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Fortnightly Magazine - July 1 1997

California IOUs Seek Securitization

Lori A. Burkhart

California's three largest investor-owned utilities have asked the California Public Utilities Commission to approve securitization of up to $7.3 billion of stranded costs.

The utilities would issue 10-year bonds through the state infrastructure bank starting by the end of 1997. The "rate reduction bonds" would be repaid through a stranded cost charge levied on present ratepayers. The amounts applied for are: $3.5 billion by Pacific Gas & Electric; $800 million by San Diego Gas & Electric Co.; and $3 billion by Southern California Edison Co.

Off Peak

Retail wheeling in Kansas: Stranded costs could bewitch customer choice.

With the advent of retail wheeling, some customers will see their electricity prices fall while others will see them rise. And stranded costs may have a lot to do with it (em at least according to a report by the Docking Institute of Public Affairs at Fort Hays State University in Kansas.

Public Power in a Competitive Electricity Market

Richard Munson

Subsidies? Maybe. But how about reciprocity? Should Congress let PMAs, munis and co-ops decline open access?

Until recently, most congressional debate on utility deregulation has focused on the future of investor-owned utilities and independent power producers and marketers. Lobbyists for government-owned or cooperative-owned power companies have tried to downplay their clients or to seek exemptions.

Arbitration Group Focuses on Electric, Gas Disputes

Lori A. Burkhart

The American Arbitration Association, in response to a growing level of interest by the electric and natural gas industries, has established the "National Energy Panel" to resolve disputes through mediation and arbitration.

The new panel is composed of 33 of the nation's leading energy industry experts and will resolve a range of disputes involving production, contracts, finance and marketing.

Optional Two-Part Tariffs: Toward More Effective Price Discounting

Ronald Rudkin, and David Sibley

By unbundling usage from access, utilities can maximize contribution to margin and yet still retain load.

With deregulation and industry restructuring, energy utilities face price competition from marketers, brokers, independent producers and even other utilities. To succeed in this environment, utilities will need to develop innovative pricing strategies that better meet customer needs and respond more effectively to competition. The common response by utilities to competition calls for price discounting to retain "at risk"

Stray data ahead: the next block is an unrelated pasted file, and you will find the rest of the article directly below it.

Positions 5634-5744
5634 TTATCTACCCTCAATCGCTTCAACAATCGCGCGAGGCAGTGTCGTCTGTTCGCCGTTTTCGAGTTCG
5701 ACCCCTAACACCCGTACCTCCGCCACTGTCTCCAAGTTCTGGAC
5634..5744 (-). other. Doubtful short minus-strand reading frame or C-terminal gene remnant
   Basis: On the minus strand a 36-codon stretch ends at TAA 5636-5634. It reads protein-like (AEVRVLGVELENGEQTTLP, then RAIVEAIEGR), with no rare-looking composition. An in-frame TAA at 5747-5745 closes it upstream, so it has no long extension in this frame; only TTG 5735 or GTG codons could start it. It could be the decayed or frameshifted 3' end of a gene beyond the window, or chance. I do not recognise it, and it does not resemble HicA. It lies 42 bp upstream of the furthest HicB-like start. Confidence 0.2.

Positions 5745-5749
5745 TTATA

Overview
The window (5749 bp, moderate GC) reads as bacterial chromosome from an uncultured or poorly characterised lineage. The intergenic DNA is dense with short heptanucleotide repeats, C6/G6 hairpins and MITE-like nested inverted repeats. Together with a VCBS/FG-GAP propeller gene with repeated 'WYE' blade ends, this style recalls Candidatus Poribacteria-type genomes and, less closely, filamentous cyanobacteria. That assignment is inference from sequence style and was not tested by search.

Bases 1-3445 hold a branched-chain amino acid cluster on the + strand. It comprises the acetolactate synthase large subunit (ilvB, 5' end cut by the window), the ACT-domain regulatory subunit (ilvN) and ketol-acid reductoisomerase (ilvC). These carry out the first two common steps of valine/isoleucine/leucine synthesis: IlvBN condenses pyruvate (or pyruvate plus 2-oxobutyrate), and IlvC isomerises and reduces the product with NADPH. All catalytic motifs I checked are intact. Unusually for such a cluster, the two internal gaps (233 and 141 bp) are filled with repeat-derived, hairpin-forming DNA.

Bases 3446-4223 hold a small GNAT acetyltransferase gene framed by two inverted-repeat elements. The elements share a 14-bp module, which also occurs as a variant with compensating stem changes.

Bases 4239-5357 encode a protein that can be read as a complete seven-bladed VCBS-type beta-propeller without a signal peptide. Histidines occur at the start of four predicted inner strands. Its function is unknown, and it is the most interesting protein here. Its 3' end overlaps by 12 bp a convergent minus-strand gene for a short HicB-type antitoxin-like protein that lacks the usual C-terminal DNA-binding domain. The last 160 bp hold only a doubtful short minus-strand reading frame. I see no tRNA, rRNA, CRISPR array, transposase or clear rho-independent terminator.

customers by meeting the competition head-on.

Low-Cost Federal Hydropower Shared With IOUs

Lori A. Burkhart

An agreement between PacifiCorp and Bonneville Power Administration will lead to an 8-percent rate cut for PacifiCorp.'s Utah Power irrigation customers in Southeastern Idaho. Impetus for the agreement came from two Idaho legislators, the governor's office and the congressional delegation.

The proposed agreement was filed at the Idaho Public Utilities Commission and also will go through BPA's internal review process. The agreement will result in payments totaling $47.7 million over the next four years from BPA to PacifiCorp for Utah Power's Idaho residential irrigation customers.

A Break in TVA's Fence

Lori M. Rodgers

How one Va. city squeezed through the cracks

Tennessee Valley Authority Chair Craven Crowell told the Tennessee Valley Public Power Association annual meeting in May: "We need to make sure our customers get the best prices and best service available in the electric power industry." But one customer's attempt to get lower prices has been 10 years in the making (em and TVA won't be selling to them for much longer.

Earlier this year, the Bristol, Va., Utility Board voted to end a tradition of 45 years of wholesale power purchases.

Marketing and Competing

Leonard M. Fuld, and Diane Borska

Identifying a core competency is not as easy as it seems.

Utilities have developed a "Gold Rush" mentality. That is, they have begun to chase after the latest (em and sometimes fleeting (em opportunities, often abandoning their roots and their long-held strengths in the process. Supposedly, this first-in-market race will allow traditional utilities to remain competitive. Yet, all this racing has caused strong regional players to enter markets blindly, without the competitive knowledge or strategic underpinnings that will allow them to succeed in the long term.

Frontlines

Bruce W. Radford

Speaking on June 11 in Washington, D.C., at a symposium sponsored by the Institute of Electrical and Electronics Engineers, Rep. dan Schaefer (R-Colo.) was heard to say that he would have his electric restructuring bill out of committee by the end of July. He said his bill would mandate electric competition by 2000--just the sort of deadline that Texas Public Utility Commission Chair Robert Gee likes to call a "Hong Kong" clause.

Will the millennium bring the dawn of customer choice? Here we are, halfway through 1997. Hong Kong is now Chinese, but in America we are still ratepayers.

Special Report

Joseph F. Schuler, Jr.

Senate panel lobs shots at FERC's slow merger approvals.

Wall Street analysts and shareholder reps are urging Congress to help electric utilities recover stranded costs during nationwide deregulation to prevent a "cratering" of energy stocks.

One analyst recently testified that investors never expected 100-percent recovery. Another suggested that federal legislators should let states hammer out their own solutions.

But determining fair compensation state by state won't be easy, as witnesses and lawmakers conceded at recent hearings on Capitol Hill.

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